To address this failure, Facebook, Google, Twitter, and Microsoft pledged in December to create a tool for flagging terrorist content. It will use “hashing” technology, in which photos and videos deemed to be terrorist content are tagged as such and added to a centralized database. If these images and videos crop up across networks, the “hash” ID tag will alert the companies, allowing them to review the content and remove it as they see fit. This tool won’t help when it comes to quelling new videos or images, but the goal is to reduce virality. The companies view this as a type of collaboration that preserves autonomy, since each partner will decide for itself what to ban and what to allow. If Facebook bans something, Twitter might allow it, and vice versa; each is not beholden to the other’s assessment. Deciding who is too extreme to speak is a slippery calculation, which will inevitably result in outrage and cries of censorship; these companies do not want to cede this type of decision-making to a collective, not when suspending the wrong account or banning the wrong photo is a public relations debacle in waiting.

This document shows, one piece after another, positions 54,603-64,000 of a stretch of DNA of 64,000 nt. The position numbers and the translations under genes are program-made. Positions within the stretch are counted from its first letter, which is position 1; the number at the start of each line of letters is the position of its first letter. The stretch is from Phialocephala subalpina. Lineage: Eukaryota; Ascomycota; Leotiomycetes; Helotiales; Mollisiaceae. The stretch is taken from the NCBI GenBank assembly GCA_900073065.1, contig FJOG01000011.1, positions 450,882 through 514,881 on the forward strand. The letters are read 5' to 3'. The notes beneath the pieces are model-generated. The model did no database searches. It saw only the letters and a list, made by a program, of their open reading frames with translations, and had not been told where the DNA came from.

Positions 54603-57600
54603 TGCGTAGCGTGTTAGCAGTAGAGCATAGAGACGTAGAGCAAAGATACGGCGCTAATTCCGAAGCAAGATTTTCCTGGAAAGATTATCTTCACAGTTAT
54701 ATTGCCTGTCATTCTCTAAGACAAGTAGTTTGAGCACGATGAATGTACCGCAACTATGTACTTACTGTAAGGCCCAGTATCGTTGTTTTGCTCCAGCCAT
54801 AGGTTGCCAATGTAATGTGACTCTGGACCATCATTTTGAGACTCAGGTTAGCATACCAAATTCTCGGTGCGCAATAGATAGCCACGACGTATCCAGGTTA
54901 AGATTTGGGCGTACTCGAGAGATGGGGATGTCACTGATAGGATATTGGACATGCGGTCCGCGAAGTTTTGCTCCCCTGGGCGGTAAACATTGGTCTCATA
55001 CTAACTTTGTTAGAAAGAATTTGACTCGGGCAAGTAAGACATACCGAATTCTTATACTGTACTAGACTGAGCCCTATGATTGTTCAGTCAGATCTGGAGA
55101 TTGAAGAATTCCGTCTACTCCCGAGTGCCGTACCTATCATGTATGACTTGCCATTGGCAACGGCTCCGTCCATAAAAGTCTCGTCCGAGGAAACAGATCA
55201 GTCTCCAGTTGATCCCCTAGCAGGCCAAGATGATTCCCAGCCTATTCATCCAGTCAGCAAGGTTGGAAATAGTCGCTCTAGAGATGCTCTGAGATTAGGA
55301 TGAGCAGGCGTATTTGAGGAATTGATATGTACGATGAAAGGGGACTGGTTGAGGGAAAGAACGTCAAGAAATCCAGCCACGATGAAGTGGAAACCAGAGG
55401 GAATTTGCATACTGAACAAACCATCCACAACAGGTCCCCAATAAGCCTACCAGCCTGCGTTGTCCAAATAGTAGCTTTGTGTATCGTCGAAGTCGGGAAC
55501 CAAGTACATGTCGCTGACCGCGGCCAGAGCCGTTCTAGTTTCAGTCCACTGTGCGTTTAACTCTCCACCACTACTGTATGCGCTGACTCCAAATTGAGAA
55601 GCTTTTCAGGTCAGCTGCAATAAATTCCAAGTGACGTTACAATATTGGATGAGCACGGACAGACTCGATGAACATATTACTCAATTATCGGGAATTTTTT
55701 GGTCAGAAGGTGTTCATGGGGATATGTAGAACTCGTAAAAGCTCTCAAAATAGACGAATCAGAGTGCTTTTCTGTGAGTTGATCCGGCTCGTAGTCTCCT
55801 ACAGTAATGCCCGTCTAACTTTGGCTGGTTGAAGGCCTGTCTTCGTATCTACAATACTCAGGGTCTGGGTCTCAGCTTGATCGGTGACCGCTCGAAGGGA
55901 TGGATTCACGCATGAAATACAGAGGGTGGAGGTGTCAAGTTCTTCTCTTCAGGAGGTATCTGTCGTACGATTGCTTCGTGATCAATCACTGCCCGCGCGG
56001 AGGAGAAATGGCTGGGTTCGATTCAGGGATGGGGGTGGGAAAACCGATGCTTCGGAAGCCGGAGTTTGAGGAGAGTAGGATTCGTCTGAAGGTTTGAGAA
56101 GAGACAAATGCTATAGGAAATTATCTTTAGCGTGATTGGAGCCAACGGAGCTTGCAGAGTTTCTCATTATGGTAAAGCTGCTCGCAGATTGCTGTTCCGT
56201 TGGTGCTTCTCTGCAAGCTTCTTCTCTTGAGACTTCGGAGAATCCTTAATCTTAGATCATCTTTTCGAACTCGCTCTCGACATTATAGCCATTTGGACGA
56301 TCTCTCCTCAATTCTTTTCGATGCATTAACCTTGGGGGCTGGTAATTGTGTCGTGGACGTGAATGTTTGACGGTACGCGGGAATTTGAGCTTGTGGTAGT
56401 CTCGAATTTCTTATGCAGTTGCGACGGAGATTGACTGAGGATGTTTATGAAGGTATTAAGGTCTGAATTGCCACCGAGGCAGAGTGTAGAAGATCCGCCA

Hany Farid knows about hashing-based systems. In 2009, the computer science professor and digital forensic expert developed a similar program that was created at Microsoft, PhotoDNA, which helps remove child pornography from the internet. Many large tech companies, including Facebook, Google, and Twitter, now use PhotoDNA, making it a linchpin in the effort to remove modern child pornography. Farid has long wanted to develop the same type of program for terrorist content, and he gave an interview to The Atlantic this summer explaining that he was waiting for companies to get onboard. To that end, he partnered with a nonprofit called the Counter Extremism Project (CEP), where he is now a senior adviser. His proposal: Just as with his pornography detector, Farid would create a system for flagging terrorist photos. With PhotoDNA, the centralized database of banned images is held by the National Center for Missing and Exploited Children; with this new system, the Counter Extremism Project figured a new clearinghouse could be established for the same purpose. It gave this hypothetical clearinghouse a name (the National Office for Reporting Extremism) and some vague guidelines (only the “worst of the worst,” as CEP CEO Mark Wallace described it, like beheading videos, where ambiguity is minimal). Last summer, the CEP brought its idea for the hashing tool to major social media companies, assuming they’d be eager to take advantage of the technology. The companies balked.